Parenting third culture kids

Parenting is hard enough at the best of times, and each developmental stage that our youngsters embark on stretch us a little further. Add into the mix the development of inter cultural, cross-cultural and international children, also called third culture kids and you find the challenges rise.

shutterstock_174107933Paradoxically, when you have moved internationally with your young global nomads, they often need you more at a time when there is so much less of you; a time when you’re trying to get to grips with all the practical matters, a new job, running the household, and facing your own culture shock. However, as Expat guru Robin Pascoe writes in her book Raising Global Nomads, we owe it to our international children to be there for them more, rather than less.

At the same time, the challenges of an international childhood are often highly exaggerated. Considering that Barack Obama, Christiane Amanpour, and Reese Witherspoon, all so called Third Culture Kids, have done very well for themselves indicates that with good and aware parenting, our youngsters can get the very best from the experience.

So what do we need to look out for?

Home is in your heart

One of the two main issues faced by Global Nomads is linked to their (cultural) identity. One of the hazards of international parenting is that we sometimes feel we need to ‘push’ our own mono-cultural identity on our children, either because one day we will all go ‘home’, or because we feel a sense of competition with the host country. Sometimes we compete with the other nationality in our marriage. Our son is biologically half Dutch and half Swedish but sociologically more Anglo-Saxon. There was a time when, not being quite as happy with Sweden as I wanted to be, I used to share my negative experiences with him. Many years later he told me ‘you almost drove a wedge between me and my experience of (also) being Swedish’. While I wasn’t pushing a specifically Dutch agenda, I was most certainly pushing a non-Swedish one.

Our inter cultural kids and global nomads create a sense of belonging to a culture that has been termed a ‘third culture’ by sociologists. The name indicates a non-nationality specific, parallel culture that embraces all, yet is defined by none. We help them by learning to handle the inevitable question of ‘where is home?’ by helping them to understand that there doesn’t have to be a geographically specific answer. Geography often equals labels and stereotypes, and our sons and daughters are learning to live outside of a national stereotype. Let them tell you who or what they are, and support them in being home to themselves, belonging to a culture of non-belonging. “But what of their cultural heritage, what is they lose the link to their roots”, I hear you shout. Ask any TCK whether it was more helpful to be plugged into a nationality specific identity or to be free to make it up as they go along, and they will answer the latter. As parents we always need to be mindful whose need we are meeting with our concerns, our own, or theirs?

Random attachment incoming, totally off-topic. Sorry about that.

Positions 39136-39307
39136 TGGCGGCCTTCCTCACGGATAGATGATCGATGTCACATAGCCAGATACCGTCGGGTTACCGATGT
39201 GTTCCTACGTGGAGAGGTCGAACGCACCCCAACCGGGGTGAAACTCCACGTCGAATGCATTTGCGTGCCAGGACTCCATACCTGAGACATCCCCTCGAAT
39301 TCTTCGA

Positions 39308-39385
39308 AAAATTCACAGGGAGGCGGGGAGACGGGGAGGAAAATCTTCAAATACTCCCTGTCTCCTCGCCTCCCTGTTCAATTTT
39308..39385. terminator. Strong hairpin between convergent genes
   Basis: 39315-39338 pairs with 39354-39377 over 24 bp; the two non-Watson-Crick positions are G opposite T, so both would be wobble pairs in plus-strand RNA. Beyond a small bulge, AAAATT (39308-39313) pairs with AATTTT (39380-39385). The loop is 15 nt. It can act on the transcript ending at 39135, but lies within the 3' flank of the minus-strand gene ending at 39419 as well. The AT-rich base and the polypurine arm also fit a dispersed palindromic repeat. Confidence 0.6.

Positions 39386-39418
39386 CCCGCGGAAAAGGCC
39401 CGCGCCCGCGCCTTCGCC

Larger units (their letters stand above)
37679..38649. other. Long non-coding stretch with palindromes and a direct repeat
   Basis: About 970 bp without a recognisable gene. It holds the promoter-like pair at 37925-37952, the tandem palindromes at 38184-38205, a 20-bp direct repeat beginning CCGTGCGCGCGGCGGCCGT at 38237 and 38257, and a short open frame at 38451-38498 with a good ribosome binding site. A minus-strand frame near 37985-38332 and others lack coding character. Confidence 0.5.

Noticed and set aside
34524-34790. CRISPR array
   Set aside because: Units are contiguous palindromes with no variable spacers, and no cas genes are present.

Making it up from the inside out is much, much harder, and actually involves some serious internal soul searching, but in the long run it is also more robust than having an identity imposed from the outside in.

Sit on your guilt and allow them to grieve

Children who move from country to country have many goodbyes to say, not only to their friends, but also to their bedrooms, their school projects, their ‘special places’ in the gardens or in the woods. Grief becomes an intrinsic part of their life experience. At the same time, as parents we see their pain and consequently may experience a sense of guilt for what we are ‘putting them through’, despite the move being ‘for all the right reasons.’ Our own grief is usually already disavowed. International nomads need to be allowed to express their feelings of grief and anger, be they big or small. As parents we need to sit on or guilt, our need to ‘make it all ok’, to ‘talk up’ the experience, and instead allow our youngsters to say how hard it is for them, how much they hate their new school, friends, etc. Once expressed, feelings go away much more quickly than when they have to be hidden. Children are resilient, and what they hate today, they may love tomorrow, but not because we tell them to, but because we allowed them to say the ‘worst’.

Remember, listening is not the same as having to act on what they say. When my son was three he came up with the wildest schemes to explore space. I listened to him, attentively; despite knowing that what he wanted was impossible. It taught him that what he said was important and it taught me to sit with the helplessness that is also part of being a parent.

So make time to listen to your global nomads, be aware of any subtle underlying need to promote, (or rubbish) certain cultures, allow them to express their feelings of grief, and put in the extra work that allows them to build an identity from the inside out. That way they will gain the most from their experience.

Lysanne Sizoo is the mental health contributor for Your Living City, where this article appeared earlier.

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